A multi-coloured Georgian terrace in Bristol and a historic old company headquarters in the centre of London are among the old buildings being transformed – Annunciata Elwes reports on these old buildings redeveloped into new homes.
A pleasingly multi-coloured Bristol landmark has been converted into individually-designed one- and two-bedroom flats. Redcliffe Parade West is the much-loved Georgian terrace that overlooks the Floating Harbour.
The façade of the townhouses has been retained, along with many original features, which complement handmade Neptune kitchens and integrated Neff appliances.
The Redcliffe Parade apartments are for sale via Knight Frank and Ocean Homes, starting at £325,000 – the listing for this one-bed has more details and pictures, while here is a listing for a £460,000 two-bed equivalent.
At the north-west corner of Trafalgar Square, WC2, is beautiful, Grade II-listed Oceanic House – the former London headquarters of the Oceanic Steam Navigation Company, more commonly known as the ticket office for the White Star Line of Titanic fame. You’ve probably walked past it a hundred times and not realised that it was in this very building’s boardroom that company chairman Bruce Ismay famously boasted of his ‘unsinkable’ ship.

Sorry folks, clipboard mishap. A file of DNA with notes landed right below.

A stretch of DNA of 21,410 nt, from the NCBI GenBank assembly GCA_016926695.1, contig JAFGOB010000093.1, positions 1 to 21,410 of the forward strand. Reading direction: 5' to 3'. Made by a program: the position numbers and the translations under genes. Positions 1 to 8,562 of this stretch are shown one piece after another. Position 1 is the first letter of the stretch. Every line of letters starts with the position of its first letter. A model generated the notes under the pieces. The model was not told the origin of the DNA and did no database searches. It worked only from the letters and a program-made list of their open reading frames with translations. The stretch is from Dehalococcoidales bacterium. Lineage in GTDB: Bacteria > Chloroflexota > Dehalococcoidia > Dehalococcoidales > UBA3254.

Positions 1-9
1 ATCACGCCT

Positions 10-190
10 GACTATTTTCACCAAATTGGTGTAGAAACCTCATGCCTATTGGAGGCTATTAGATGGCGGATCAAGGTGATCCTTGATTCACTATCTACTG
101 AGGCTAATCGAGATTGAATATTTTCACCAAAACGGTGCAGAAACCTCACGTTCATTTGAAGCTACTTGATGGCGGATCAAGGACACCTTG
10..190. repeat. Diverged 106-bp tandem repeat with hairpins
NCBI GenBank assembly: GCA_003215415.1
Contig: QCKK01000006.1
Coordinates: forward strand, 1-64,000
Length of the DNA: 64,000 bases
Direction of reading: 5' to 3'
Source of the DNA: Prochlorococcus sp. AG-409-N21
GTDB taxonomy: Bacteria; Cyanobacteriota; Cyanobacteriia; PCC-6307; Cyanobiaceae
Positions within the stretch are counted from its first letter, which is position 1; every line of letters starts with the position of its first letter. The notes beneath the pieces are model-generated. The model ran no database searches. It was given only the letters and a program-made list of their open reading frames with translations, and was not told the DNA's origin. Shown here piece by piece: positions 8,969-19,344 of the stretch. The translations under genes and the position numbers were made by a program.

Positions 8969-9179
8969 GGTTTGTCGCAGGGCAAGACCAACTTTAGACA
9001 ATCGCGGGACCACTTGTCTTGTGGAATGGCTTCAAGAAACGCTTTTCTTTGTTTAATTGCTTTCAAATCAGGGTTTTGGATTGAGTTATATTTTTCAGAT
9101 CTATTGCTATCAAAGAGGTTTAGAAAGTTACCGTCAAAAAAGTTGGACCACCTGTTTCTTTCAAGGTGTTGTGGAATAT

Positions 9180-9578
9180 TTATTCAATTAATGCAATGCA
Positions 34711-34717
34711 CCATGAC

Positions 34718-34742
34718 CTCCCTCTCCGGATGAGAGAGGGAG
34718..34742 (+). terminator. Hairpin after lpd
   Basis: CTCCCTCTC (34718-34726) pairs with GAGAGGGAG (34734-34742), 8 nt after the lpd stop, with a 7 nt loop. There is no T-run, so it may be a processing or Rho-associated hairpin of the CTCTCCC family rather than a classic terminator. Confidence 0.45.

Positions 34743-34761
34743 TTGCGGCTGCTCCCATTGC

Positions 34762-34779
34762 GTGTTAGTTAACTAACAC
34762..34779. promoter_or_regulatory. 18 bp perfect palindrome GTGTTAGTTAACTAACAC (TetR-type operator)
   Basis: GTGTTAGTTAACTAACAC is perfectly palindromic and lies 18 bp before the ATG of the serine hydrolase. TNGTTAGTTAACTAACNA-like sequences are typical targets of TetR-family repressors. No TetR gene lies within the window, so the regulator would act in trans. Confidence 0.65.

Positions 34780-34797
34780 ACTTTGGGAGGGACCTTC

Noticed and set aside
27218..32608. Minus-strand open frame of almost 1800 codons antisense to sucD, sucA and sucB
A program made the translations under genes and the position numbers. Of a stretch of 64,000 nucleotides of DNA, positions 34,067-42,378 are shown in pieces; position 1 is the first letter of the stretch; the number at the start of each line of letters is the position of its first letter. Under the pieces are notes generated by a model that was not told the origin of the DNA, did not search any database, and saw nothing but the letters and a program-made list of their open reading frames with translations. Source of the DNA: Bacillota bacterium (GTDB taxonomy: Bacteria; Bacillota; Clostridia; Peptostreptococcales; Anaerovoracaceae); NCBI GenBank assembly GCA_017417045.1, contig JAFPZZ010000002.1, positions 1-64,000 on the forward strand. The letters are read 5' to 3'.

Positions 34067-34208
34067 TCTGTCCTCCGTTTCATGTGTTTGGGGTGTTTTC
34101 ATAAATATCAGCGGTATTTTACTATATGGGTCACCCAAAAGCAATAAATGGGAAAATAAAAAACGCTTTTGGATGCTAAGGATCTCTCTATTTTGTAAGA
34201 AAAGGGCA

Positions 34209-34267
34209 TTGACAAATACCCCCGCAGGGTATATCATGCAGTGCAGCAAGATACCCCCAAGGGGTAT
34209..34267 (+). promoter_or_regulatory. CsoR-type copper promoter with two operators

Over the years, the landmark building has seen much better luck than the ship it’s associated with and has now been given a new lease of life, as an exclusive development of six luxury residences and a two-storey penthouse. As part of the transformation, the uppermost façade of the building, removed in the 1960s, has been reinstated.
The six two- and three-bedroom residences, which vary between 1,679 sq ft and 5,447 sq ft and of which five are available, start at £4.35 million via agents Strutt & Parker.
The four-bedroom penthouse, with interiors by Morpheus London, is a cool £19.5 million. You can see pictures of that one here:
Mere heckling distance from Shakespeare’s Globe, huge care has gone into creating a contemporary living space with historic character at Grade II-listed Pepys House – a former bear pit on London’s South Bank, once frequented by the great diarist himself.
With high, vaulted ceilings exposing the original timber trusses, triple-aspect arched windows and plenty of open space, this four-bedroom maisonette is bathed in natural light.
Pepys House is on the market with Jackson-Stops at £3.5 million – see more details here.
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